Last modified: 12 Apr 2017 16:47
From 1968-1994, Northern Irish writers and visual artists found themselves addressing key questions: what is the role of the artist in a divided society, and must s/he engage with political events? This course considers how the artists framed these dilemmas and how they have been framed by them. Following the outbreak of peace in the province, the role of artists changed: their work now focused on the victims of violence and to demand justice. This course examines the different approaches taken to remembrance by writers/artists and explores the ways in which memory and trauma are framed in their work.
|Session||First Sub Session||Credit Points||30 credits (15 ECTS credits)|
|Campus||Old Aberdeen||Sustained Study||No|
One or more of these courses have a limited number of places. Priority access will be given to students for whom this course is compulsory. Please refer to the Frequently Asked Questions for more details on this process.
Does Northern Ireland's history interweave with or overwhelm the artistic imagination? From 1968-1994, Northern Irish writers and artists found themselves addressing key questions in their attempt to 'tell their story': what is the role of the artist in a divided society, and must s/he engage with political events? The creation of art in a time of violence brought about anxieties concerning partisanship and exploitation. Situated within a particular community, the artist often found themselves within 'narrow ground' and thus attempted to forego a subjective response in favour of either cold objectivity or maddening obliquity; however, with so many pressures on Northern Irish writers, photographers and film-makers to respond to the violence, the aesthetic and critical grounds seemed to become narrower and narrower. This course considers how some of the artists framed these dilemmas and how they have been framed by them. Following the Belfast Agreement (1998) and the outbreak of peace in the province, a pronounced tension has emerged in Northern Irish society between the urge to remember and the desire to forget the atrocities carried out during the period of the so-called 'Troubles', with politicians time and again walking the fine line between amnesty and amnesia, whether willingly or not. In the effort to maintain existing ceasefires, and to seek a political solution, it has been deemed expedient for 'Justice' to remain blind (or rather, to turn a blind eye) to certain past crimes. However, a significant trend has emerged within Northern Irish cultural responses to the Belfast Agreement and the ensuing peace process, one which indicates a determined resistance to amnesia and which promotes an ethical approach towards the act of remembrance. This course examines the different approaches taken to remembrance by writers/artists and explores the ways in which memory and trauma are framed in literature, film and the visual arts.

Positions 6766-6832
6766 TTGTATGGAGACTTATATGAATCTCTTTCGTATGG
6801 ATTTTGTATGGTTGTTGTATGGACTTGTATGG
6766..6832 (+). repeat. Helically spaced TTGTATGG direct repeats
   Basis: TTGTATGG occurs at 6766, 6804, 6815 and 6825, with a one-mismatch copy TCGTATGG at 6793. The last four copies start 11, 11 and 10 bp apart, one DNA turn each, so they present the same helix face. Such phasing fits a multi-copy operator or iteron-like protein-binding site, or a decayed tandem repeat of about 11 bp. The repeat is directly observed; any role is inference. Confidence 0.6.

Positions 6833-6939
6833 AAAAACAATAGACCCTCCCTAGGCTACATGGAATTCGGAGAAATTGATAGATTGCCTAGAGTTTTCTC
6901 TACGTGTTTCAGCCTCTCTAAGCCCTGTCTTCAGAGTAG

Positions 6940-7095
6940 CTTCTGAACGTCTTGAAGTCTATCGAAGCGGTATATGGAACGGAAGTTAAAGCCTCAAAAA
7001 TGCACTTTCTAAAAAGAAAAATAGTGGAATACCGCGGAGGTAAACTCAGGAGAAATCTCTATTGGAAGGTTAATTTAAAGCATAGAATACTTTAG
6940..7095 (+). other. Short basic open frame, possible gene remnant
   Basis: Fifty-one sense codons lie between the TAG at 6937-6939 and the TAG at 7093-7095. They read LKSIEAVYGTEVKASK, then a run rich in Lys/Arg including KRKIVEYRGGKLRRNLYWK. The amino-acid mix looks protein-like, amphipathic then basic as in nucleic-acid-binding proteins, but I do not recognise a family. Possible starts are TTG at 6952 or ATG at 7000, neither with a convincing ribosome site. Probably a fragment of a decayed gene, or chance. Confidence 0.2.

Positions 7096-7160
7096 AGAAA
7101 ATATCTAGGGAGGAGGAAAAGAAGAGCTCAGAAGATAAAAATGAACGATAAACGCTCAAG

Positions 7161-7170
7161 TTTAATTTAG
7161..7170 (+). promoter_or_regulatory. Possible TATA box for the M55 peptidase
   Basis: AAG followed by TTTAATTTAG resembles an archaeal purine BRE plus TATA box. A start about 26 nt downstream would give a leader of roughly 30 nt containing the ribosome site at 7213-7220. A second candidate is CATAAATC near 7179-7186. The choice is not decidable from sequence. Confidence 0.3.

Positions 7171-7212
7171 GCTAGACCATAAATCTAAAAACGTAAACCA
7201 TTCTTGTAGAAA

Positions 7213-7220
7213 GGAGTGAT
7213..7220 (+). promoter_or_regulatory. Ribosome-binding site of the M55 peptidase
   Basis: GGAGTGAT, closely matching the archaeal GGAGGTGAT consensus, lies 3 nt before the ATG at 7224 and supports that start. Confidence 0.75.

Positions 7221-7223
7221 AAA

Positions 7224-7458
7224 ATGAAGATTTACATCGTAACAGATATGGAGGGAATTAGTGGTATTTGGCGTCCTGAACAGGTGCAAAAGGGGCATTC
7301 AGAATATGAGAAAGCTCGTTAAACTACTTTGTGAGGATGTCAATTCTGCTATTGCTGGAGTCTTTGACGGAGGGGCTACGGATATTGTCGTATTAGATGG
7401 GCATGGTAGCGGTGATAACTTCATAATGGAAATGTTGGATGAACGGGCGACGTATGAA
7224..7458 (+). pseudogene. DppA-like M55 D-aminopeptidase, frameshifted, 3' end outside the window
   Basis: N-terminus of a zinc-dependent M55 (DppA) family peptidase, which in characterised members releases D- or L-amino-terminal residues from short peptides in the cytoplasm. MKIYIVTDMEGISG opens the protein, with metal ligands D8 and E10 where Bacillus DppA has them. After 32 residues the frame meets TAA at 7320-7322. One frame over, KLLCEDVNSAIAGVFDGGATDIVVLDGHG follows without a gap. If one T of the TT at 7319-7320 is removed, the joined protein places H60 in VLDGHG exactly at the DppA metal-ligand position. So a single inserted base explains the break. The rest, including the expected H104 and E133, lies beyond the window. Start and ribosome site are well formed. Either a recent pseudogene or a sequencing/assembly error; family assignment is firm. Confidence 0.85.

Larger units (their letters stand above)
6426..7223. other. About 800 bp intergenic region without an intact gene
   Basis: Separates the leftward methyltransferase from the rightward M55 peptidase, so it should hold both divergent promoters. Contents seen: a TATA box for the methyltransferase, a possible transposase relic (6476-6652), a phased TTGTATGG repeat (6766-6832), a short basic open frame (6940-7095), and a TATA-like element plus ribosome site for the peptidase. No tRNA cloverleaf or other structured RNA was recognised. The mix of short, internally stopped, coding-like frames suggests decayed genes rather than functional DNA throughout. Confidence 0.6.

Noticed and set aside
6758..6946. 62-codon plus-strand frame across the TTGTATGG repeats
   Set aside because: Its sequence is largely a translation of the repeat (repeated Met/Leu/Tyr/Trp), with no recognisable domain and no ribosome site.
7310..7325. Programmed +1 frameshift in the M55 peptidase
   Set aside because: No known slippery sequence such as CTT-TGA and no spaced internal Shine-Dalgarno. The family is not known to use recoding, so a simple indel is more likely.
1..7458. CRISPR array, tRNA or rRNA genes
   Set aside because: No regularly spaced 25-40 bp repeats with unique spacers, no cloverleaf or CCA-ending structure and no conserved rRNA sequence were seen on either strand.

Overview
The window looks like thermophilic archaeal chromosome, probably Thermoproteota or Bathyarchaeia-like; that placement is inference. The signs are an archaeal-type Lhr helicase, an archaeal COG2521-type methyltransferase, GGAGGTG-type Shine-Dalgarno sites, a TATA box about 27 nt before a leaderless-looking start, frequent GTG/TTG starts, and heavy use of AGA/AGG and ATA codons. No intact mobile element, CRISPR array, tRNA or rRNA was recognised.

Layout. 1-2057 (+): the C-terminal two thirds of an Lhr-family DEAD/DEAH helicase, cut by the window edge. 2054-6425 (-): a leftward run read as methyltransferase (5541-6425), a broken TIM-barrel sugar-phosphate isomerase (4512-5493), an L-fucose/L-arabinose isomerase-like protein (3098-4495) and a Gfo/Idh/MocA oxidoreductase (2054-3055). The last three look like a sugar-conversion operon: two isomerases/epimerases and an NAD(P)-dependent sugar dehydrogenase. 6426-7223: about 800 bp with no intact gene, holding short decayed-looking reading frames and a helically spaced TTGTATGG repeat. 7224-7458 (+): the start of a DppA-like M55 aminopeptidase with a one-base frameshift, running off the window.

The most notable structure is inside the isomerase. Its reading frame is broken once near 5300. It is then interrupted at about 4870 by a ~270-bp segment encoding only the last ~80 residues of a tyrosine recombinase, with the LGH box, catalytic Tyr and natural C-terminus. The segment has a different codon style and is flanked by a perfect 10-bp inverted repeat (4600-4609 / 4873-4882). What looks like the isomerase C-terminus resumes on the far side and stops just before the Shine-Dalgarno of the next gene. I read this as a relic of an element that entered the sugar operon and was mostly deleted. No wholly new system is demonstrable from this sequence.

This is the total time spent in lectures, tutorials and other class teaching.